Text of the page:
This was not the first time that they had suffered hardship. Earlier they had suffered hardship from others in the synagogue community who objected to their unrestricted fellowship with Gentile believers in the Messiah (in the days of Claudius, see Acts 18:2). Because of the violence of that conflict, Claudius had expelled them from the city. Now they had returned, and their relationship with others in the synagogue had healed, but the pagans now attacked them. They had always had tension with the Jews because of their refusal to honor the civic gods, but the Gentiles—these “Christians”—who not only would not honor the civic gods but even rejected the gods of their ancestral households and patrimony: this was barely tolerable. Now under Nero the floodgates of this tension broke and its waves rode over them. They could either give in or hold firm.

They held firm by clinging to each other and by encouraging one another with their vision of who Jesus really is. Is He worth it—what we are going through? Who is He really? The answer is Yes, He is worth it, but we have to see Jesus not only through His wisdom and His works of power, and not only in His plenitude (the loaves and fishes) but also through the cross, the  way that He trod and that He called all who follow Him to also trod. To see the Yes of His worth, we have to see this.

But in the meantime, even with our imperfect sight (see 8:24), we are still called to confess Him and sent out to witness (martyreō) and herald the news, to proclaim the Gospel, to call people to “repent” on the basis of this news. In spite of the King Herods and Neros in the world, our confession of Jesus and witness to the Gospel must not slacken because of our fear. It is especially in such times that the testimony is important—for it is the standard (flag, banner, ensign) of the kingdom of God in the midst of the world that is in rebellion against Him. Our witness is the representation of truth in the midst of the lie, the claim of reality—of God—in the midst of the collective but delusory assault on reality. This staking out of God’s rights in our own person by our confession is demanded of us.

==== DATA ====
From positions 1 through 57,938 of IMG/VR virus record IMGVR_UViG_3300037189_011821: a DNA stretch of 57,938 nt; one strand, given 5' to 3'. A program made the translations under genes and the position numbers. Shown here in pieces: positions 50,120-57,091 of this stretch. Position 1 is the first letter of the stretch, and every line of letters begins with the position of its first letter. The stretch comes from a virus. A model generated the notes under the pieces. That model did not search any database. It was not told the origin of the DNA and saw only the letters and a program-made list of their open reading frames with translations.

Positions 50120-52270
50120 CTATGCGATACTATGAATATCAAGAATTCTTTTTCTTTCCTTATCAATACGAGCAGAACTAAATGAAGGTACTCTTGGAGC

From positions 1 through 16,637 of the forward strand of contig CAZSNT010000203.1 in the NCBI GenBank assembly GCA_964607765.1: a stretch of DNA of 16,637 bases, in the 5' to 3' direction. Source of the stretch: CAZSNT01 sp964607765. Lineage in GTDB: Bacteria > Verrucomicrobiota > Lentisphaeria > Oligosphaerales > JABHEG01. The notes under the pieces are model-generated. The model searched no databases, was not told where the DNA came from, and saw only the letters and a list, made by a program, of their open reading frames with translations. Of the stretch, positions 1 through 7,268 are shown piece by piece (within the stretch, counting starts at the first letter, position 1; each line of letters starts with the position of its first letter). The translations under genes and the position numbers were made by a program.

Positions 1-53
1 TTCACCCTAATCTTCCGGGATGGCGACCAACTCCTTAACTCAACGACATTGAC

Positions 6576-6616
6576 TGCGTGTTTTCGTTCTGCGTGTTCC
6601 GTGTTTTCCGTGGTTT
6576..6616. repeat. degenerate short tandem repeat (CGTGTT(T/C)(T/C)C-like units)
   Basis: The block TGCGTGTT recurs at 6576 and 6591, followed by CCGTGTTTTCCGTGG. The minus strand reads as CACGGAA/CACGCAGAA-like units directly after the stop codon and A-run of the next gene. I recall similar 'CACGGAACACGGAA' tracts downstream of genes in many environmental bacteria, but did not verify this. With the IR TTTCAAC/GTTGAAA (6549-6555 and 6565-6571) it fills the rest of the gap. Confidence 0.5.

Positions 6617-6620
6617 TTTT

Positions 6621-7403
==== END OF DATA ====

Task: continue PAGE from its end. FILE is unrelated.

Sent as Witnesses

We are not all sent out as apostles, which is to say, we are not all literally sent out on the road, away from home, as envoys of Christ. Nevertheless, we are all called to be confessors and witnesses of Christ and heralds of the Gospel where we are. This short passage that speaks of the sending of the Twelve still applies to us comparatively. For we all are “sent” to our families and neighbors, peers and coworkers.

The Twelve were appointed in 3:14, prior to being sent, to be with Jesus. This means that they were to be eyewitnesses of Him, not just any eyewitnesses (such as reporters or historians would be) but witnesses whom He had brought into a personal relationship with Himself. As this implies, they were to be His witnesses as His apprentices, His “disciples” (which they already were, but now in the closest sense, attending on Him daily). This is the basis on which they were sent, not the fact that they understood all things clearly.